South Carolinians, be careful where you step over the next 10 days. You might trip over a Republican presidential candidate.
New Hampshire’s GOP primary offered no knockout blows Tuesday night, meaning the Palmetto State will be flooded by the half-dozen-member Republican field in the run-up to this state’s first-in-the-South primary Jan. 21.
Even Jon Huntsman, the former Utah governor who finished third in the New Hampshire primary behind former Massachusetts Gov. Mitt Romney and U.S. Rep. Ron Paul of Texas, has promised to campaign here.
“There are at least three tickets out of New Hampshire,” Huntsman told CNN. “All eyes are going to be on South Carolina from here.”
If Huntsman follows through on that pledge, South Carolina will be the first early-voting state this year contested by the entire field. Huntsman skipped the Iowa caucuses earlier this month, and Texas Gov. Rick Perry chose to get an early start in South Carolina by campaigning here, instead of in New Hampshire.
Every candidate has a reason for fighting in South Carolina.
“It will be fun and games for us all,” said Robert Oldendick, a political science professor who directs the University of South Carolina’s Institute for Public Service and Policy Research.
Huntsman wants to see if he can generate some momentum off his third-place finish in New Hampshire.
Oldendick said he shouldn’t hold his breath.
“He’s got no organization here,” Oldendick said. “Everybody who would vote for Jon Huntsman is already locked up by Romney.”
Recent polls show Romney with about a 10-percentage-point lead in South Carolina, with former U.S. Sen. Rick Santorum of Pennsylvania and former U.S. House Speaker Newt Gingrich battling for second, and Paul barely in the double digits. Perry and Huntsman are mired in the single digits.
How do Tuesday’s results presage South Carolina’s Jan. 21 primary?
The signs look good for Romney.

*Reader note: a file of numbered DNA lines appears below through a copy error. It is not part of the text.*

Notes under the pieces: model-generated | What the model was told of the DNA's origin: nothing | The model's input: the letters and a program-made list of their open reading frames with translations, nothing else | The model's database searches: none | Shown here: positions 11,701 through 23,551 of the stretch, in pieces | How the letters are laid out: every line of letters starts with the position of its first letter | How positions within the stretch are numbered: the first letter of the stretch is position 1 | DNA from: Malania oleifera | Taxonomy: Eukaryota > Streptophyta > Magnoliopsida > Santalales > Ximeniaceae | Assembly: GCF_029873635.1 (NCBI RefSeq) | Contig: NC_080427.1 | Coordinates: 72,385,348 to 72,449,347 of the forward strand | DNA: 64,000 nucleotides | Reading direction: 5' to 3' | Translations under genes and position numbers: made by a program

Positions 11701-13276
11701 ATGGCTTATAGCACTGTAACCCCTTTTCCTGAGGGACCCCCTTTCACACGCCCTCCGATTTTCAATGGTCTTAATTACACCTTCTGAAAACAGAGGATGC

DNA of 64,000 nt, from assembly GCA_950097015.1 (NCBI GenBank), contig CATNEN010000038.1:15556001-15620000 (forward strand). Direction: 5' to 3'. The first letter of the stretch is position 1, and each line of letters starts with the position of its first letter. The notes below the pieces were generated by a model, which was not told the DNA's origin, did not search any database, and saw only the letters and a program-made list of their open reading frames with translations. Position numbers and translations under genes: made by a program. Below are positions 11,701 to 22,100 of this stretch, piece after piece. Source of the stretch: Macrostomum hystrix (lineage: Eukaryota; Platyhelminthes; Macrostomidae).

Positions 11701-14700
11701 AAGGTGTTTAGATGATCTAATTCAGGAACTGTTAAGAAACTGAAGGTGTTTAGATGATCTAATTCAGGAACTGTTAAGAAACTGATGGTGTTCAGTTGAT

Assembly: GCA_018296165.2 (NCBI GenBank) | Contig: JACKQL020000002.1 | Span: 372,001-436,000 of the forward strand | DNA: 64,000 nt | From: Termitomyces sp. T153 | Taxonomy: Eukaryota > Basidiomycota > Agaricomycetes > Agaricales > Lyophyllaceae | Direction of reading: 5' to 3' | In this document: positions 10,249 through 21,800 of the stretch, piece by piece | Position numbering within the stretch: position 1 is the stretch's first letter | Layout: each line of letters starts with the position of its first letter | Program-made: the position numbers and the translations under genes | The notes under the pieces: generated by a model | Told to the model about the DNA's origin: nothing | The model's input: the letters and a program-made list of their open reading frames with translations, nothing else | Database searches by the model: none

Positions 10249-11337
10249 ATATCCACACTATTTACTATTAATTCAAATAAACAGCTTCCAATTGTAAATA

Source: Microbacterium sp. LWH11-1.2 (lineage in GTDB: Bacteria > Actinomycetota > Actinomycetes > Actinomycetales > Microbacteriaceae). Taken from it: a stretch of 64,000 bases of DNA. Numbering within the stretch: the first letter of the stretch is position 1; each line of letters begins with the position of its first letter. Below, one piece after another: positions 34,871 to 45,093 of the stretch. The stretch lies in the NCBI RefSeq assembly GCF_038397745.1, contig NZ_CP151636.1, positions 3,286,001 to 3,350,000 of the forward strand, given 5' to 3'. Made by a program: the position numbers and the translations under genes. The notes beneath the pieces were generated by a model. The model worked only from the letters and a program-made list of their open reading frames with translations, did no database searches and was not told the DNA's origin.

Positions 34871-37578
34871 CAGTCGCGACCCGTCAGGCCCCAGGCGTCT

One potential major rival lost momentum.
Santorum, who had been rising in S.C. polls after losing Iowa by only eight votes to Romney last week, was battling for fourth in New Hampshire, losing momentum from Iowa he had hoped to carry into South Carolina.
Battling Santorum for forth was Gingrich — a onetime leader in South Carolina, according to the polls — who has failed to rebound since devastating attack ads in Iowa, launched by a pro-Romney superPAC.
Exit polls in New Hampshire also showed Romney was running slightly ahead of Paul among independent voters. Huntsman had counted on the support of independents, who could vote in New Hampshire’s primary, but trailed among them.
That strength among independents is a good sign for Romney in South Carolina, where anyone, including independents, can vote in the state’s GOP primary.
In another sign sure to carry over into South Carolina — with record high employment — 61 percent of New Hampshire voters said the economy was the issue that mattered most to them. Recent polls have shown the economy is far-and-away the No. 1 issue in South Carolina too, and Romney, who carried New Hampshire voters most concerned about the economy, has based his campaign on the issue.
A win for Romney in South Carolina would give him three straight victories in the early-voting contests and solidify his claim that he is the Republican candidate who has the best chance of defeating President Barack Obama, a Democrat, this fall.
Romney became the first non-incumbent GOP presidential candidate since 1976 to win both the Iowa caucuses and the New Hampshire primary. No one ever has swept Iowa, New Hampshire and South Carolina.
The three social conservatives in the race — Gingrich, Perry and Santorum — see South Carolina as the place where they, finally, can speak to voters who culturally “get” them.
Their continued presence in the race smooths Romney’s path to the nomination by fracturing the support of social conservatives, but Oldendick said that reality will mean little in the coming days.
“They all agree that it ought to be one of them that goes one-on-one with Romney,” Oldendick said. “And they all agree it should be them.”
So look for a pitched battle to win the primary in a state that has, without fail, chosen the GOP nominee in each contested race since 1980. The speeches will be frequent. The TV ads will be tough.
“It’s going to be very nasty,” Oldendick said. “Most of it will be directed at Romney, given that he’s the winner of the first two. He’s the clear front-runner.”
McClatchy Newspapers and The Associated Press contributed to this article.
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